While our templates are designed to look good in all email clients, there are some common campaign display issues that can crop up when a subscriber views an HTML email in Outlook, especially in 2007, 2010, or 2013 versions. This is because those three versions of Outlook use Microsoft Word to render emails which offer limited support for HTML and CSS.
In this article, we'll discuss common display issues that users have experienced with Outlook and our recommendations to troubleshoot these issues.
Margins do not display
All versions of Outlook (except for Outlook.com) and Gmail do not support margins. Instead, we recommend using the spacer widget:
You can also try padding in order to create space around your content blocks. Padding is supported in every version of Outlook and other popular email service providers. You can add padding to a content block by selecting that content clock in the email designer and clicking the Options tab located on the right-hand side of the screen. However, it's important to note that padding may make your content appear narrow when viewed on a mobile device.
Line height is not consistently supported
Outlook 2007, 2010, 2013, and Office 365 do not consistently support line height. Some versions of Outlook will support the percentage value of line height (eg, 140%) while others support a whole number (eg, 4). If you’re creating an email from scratch and writing your own CSS, we recommend providing both values. If you’re using the drag-and-drop email designer, this is automatically set for you.
Outlook does not support “Justify” text alignment:
Unfortunately, there isn’t a fix to force Outlook to support justified text alignment.
Images appear distorted
Outlook will not scale down images that are 1000 or more pixel wide. Instead, the image will be displayed at its actual size, causing the width of your template to expand and become distorted. We recommend using images that are between 400 and 650 pixel wide. For more tips on adding images to your campaign, see this help document.
GIFs appear as flat images
Outlook 2007, 2010, and 2013 will not show animations. Instead, they will show only the first frame. If your GIF has an offer, headline, or call-to-action, make sure it's included in that frame. For instructions on adding a GIF to your email, click here.
Email services such as Gmail, Apple mail, and Yahoo renders the styling for buttons using normal CSS and HTML. Since Outlook does not, we provided a fix so that Outlook will render the border radius, padding, and borders around the button correctly.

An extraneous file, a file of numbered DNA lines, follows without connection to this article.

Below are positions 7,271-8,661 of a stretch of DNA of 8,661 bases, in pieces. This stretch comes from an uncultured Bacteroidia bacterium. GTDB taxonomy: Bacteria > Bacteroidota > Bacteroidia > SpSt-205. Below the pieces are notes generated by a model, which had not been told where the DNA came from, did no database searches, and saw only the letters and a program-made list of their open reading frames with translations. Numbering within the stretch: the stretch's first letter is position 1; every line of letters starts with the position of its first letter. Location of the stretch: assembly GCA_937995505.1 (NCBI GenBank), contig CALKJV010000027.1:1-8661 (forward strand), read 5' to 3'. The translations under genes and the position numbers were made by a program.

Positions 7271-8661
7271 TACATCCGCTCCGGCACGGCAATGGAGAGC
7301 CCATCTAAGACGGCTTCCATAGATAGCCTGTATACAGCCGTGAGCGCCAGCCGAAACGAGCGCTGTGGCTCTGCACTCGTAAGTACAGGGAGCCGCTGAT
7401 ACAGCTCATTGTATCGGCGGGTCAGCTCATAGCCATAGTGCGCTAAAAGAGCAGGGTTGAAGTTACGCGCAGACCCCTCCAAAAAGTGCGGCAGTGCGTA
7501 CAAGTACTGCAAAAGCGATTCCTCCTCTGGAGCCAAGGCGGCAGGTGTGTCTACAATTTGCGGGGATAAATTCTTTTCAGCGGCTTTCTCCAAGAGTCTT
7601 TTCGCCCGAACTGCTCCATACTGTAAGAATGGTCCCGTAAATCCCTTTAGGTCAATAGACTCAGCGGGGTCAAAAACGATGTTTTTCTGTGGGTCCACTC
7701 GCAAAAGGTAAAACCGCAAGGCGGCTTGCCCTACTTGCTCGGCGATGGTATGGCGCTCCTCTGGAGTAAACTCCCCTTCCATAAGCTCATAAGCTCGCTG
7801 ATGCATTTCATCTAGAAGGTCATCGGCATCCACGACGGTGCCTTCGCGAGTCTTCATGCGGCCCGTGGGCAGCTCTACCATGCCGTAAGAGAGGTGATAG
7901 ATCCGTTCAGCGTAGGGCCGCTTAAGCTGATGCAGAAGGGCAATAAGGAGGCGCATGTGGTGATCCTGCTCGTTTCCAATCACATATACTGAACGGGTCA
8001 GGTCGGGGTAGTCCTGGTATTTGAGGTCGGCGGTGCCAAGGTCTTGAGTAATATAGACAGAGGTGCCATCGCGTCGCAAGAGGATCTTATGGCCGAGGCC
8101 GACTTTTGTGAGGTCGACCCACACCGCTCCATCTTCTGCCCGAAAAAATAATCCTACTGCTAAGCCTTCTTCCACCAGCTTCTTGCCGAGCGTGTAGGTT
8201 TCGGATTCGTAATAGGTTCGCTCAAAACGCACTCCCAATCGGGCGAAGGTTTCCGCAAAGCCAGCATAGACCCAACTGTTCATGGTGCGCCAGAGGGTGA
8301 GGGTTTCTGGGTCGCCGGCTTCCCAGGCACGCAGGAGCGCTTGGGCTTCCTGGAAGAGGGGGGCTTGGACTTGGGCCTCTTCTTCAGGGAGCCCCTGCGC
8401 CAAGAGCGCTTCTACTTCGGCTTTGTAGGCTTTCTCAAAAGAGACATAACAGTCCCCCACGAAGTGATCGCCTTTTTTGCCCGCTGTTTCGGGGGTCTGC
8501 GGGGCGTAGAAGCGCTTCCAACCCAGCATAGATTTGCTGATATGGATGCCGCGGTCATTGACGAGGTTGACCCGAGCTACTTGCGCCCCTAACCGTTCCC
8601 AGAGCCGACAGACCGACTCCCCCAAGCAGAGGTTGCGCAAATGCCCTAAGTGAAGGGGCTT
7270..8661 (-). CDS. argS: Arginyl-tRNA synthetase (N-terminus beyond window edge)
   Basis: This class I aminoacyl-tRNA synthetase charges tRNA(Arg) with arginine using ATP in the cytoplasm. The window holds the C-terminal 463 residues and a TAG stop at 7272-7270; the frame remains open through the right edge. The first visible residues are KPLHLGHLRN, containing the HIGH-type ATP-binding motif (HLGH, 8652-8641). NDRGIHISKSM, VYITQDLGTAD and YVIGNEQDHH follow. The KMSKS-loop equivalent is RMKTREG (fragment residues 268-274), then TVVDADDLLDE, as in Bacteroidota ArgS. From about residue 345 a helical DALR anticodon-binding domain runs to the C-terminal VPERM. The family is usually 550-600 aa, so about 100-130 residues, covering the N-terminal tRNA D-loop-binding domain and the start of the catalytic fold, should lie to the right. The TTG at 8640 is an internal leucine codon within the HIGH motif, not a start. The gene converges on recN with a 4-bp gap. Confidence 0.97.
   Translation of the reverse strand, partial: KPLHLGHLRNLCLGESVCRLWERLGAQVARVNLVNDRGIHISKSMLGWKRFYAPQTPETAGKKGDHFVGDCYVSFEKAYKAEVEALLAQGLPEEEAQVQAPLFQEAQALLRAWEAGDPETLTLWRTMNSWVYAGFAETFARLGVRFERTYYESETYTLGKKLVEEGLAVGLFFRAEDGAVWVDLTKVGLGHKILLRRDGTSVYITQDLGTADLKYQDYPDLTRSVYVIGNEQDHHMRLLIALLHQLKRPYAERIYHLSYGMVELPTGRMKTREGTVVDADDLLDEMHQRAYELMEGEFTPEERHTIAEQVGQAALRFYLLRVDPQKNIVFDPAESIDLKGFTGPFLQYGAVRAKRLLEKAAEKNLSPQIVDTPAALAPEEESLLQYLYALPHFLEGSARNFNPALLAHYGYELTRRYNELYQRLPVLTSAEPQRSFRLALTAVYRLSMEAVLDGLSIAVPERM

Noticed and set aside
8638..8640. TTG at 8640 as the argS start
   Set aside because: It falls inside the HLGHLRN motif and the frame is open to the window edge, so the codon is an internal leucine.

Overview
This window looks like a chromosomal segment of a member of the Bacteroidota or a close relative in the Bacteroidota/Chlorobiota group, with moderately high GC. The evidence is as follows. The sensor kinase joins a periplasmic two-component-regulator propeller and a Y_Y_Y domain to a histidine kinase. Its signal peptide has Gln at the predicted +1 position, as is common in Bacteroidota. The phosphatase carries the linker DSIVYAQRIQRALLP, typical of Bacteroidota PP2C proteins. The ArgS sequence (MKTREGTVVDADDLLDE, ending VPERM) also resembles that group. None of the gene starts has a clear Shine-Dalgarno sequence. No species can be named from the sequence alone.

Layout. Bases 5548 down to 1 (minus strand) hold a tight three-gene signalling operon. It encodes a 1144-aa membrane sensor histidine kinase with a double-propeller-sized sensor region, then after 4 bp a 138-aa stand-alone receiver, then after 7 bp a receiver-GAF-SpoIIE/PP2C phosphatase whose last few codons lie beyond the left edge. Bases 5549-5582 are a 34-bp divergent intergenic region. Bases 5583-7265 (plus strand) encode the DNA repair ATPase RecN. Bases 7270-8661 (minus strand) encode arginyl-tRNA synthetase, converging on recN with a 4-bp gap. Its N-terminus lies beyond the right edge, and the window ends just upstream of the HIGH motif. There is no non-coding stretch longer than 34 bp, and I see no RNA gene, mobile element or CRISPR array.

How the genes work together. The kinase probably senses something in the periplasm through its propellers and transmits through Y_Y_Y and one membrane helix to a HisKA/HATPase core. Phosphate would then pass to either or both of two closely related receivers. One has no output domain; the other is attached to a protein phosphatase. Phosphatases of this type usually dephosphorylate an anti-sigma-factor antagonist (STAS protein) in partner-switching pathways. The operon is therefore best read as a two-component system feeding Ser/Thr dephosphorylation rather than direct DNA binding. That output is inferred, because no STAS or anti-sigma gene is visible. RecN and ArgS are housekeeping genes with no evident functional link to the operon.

However, once an email is forwarded by a subscriber clicking the forward button in their email service provider, or if the email is rerouted through a Windows or exchange server, this fix will be read as a valid HTML element, resulting in a duplicate button.
Unfortunately, there isn’t a fix at this time to prevent this from happening. To get around this, you can create an image of a button using a service such as Da Button Factory and uploading that to your email, like any other image. Then you can add your link to it so that when contacts click on that image, they are redirected to your preferred URL.
Broken text in buttons
Buttons with broken text or text that breaks into a second line are due to an Outlook rendering issue. To avoid this issue, you can increase the padding for your button to be more than the font size. If the issue persists, we recommend creating an image of your button and using that instead (see “Duplicated buttons” above).
Buttons display incorrect font
Outlook may render the incorrect font type and fall back to Times New Roman. This is caused by a space being added at the beginning and/or at the end of the button text. To avoid this issue, we recommend removing that spacing. If that does not work, you can create a new button or create an image of a button to use in your campaign instead.
Links are not clickable
When it comes to image alignment, not every version of Outlook will render those images the same way. If you have an image within a text block with links in the same line as your image, those links will not be clickable in Outlook 2007 and 2013.
For example, the hyperlinked text below will not be clickable for subscribers that use either version of Outlook:
To avoid this, we recommend removing the image from your text block and use an image block instead.
Background image does not display
Background images not displaying is a common issue with many different email providers. We recommend providing a fallback color in case your email is viewed on a version of Outlook that does not support background images.
This only applies if you are creating an email with your own HTML, the drag-and-drop email designer does not support background image.